The paragraph related to the observer program reads as follows: ‘The Department’s current observer and monitoring programmes will be expanded to include compliance observation. In addition, the Department will progressively increase the observer of this fishery (and monitoring coverage of this sector). Right-holders will be required to bear the costs of the observer and monitoring programmes.’
The 2004 Draft General Policy on the Allocation and Management of Long-Term Commercial Fishing Rights already included section 10: Observer programme - ‘On-vessel and shore-based observer programmes are critical to ensuring sustainable and recorded harvesting of fish stocks as required by law, policy and permit conditions. The Department’s current observer programme focuses on on-vessel and shore-based scientific monitoring and reporting. The Department will expand the current programme to include elements of compliance monitoring and reporting. It is intended to progressively increase observer coverage to as many full commercial fisheries as is practically possible. It is also the intention to introduce new methods of ensuring compliance such as on-board cameras. The Department will pass on the costs associated with managing and implementing the observer programmes to right holders. Details will be set out in the applicable Fishery sector policies. Further details regarding the cost of observer programmes to right holders in specific fisheries will be gazetted in the Government Gazette as and when necessary. The Department will require all fishing vessels to carry observers on board at all times while out at sea, if so requested.’
I hereby must emphasize the importance of that last sentence: The fish farmers would need to carry one official observer on all and any visits to the fish farm to ensure that irregularities and wildlife occurrences be recorded and reported.
I hereby would like to state, to the contrary of what the local media have portrayed me as, that I fully understand that development is vital to South Africa. I fully support job creation and development, but not to the detriment of the ecosystem, hence, in the long-term perspective, to the detriment of the country. I am not fighting against the Gansbaai Salmon Farm for reasons other than the welfare of the local wildlife and ecosystem. I do not believe that the aquaculture of an alien fish species within an area known worldwide for its Shark, Whale, Seal, Dolphin and Marine Bird populations is responsible. The consequences for the fragile ecosystem, the endangered wildlife and, from an economical point of view, for the important and booming local eco-tourism industry could be disastrous. The facts summarized in the document I sent out to the media and various NGOs is based on scientific evidence from around the world, and moreover, Norway does not have the best of reputation with regards to conservation and aquaculture policies and regulations.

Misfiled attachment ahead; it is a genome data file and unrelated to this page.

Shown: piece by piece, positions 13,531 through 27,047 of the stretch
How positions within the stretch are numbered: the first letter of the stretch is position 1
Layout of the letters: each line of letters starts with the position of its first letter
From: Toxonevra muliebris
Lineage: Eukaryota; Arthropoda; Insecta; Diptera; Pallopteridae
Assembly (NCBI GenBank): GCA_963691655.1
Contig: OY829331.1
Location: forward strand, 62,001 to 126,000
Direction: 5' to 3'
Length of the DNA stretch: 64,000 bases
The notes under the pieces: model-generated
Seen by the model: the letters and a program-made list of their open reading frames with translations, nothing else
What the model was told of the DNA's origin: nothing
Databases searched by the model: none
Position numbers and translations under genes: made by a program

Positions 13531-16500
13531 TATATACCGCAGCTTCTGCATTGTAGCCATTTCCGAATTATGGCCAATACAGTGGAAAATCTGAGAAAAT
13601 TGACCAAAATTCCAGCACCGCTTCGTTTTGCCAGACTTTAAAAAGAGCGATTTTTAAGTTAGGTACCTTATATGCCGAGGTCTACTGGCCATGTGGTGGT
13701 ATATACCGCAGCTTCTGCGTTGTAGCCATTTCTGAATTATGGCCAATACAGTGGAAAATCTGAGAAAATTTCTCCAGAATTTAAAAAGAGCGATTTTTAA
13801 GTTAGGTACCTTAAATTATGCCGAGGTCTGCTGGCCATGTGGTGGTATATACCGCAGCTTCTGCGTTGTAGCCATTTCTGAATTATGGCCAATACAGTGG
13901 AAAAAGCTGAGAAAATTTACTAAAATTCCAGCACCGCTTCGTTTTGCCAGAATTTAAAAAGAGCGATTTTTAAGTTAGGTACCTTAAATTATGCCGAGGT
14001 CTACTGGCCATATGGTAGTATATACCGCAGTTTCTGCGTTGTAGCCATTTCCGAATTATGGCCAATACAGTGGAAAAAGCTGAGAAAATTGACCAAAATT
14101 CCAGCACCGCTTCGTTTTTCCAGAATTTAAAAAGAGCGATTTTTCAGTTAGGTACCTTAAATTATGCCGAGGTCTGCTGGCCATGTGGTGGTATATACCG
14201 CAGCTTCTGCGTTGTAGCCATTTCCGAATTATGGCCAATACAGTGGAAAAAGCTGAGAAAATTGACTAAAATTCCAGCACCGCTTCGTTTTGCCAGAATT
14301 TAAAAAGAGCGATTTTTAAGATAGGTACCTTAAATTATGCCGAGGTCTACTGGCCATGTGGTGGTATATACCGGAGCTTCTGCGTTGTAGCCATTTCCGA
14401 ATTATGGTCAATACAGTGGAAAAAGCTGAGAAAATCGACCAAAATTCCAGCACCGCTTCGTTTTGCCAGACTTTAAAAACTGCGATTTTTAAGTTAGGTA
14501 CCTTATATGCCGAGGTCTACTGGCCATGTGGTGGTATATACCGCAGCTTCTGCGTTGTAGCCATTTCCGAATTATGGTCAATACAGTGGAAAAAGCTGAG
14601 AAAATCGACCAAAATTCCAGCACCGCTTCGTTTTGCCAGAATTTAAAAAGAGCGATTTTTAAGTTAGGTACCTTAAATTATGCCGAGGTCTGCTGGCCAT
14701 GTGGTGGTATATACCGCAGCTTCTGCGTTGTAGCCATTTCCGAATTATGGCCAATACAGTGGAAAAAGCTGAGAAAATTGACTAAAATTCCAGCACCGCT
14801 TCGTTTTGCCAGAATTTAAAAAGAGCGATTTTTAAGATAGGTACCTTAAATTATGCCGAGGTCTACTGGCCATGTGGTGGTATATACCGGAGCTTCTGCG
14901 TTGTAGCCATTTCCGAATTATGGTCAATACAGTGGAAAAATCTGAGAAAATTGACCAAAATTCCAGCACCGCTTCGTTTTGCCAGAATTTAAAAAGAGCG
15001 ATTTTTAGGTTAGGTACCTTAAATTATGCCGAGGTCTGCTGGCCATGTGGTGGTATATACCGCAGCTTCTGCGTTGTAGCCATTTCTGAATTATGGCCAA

I am also very concerned about the relation between Marine and Coastal Management (MCM) and the Norwegian Agency for Development Management (NORAD), especially from a financial point of view: NORAD was one of the partners and financial contributors for the development, facilitation and establishment of mariculture industry in South Africa. Norway contributed an estimated R45 million in assisting South Africa's marine industry between 1994 and 2004. Moreover, I am not convinced that Norway really provides an exemplar partner for any marine related issue: the killing of Whales and Seals is continuing in that country despite international agreements. Norway is not an example for wildlife conservation or management, and as such should certainly not be called upon for any issues related to policy and legislation development in South Africa. Norway is indeed supporting South Africa’s development, but this financial help is not humanitarian in nature, but should rather be viewed as a business investment. Is there a relation for having granted a Salmon farming permit to a Norwegian company?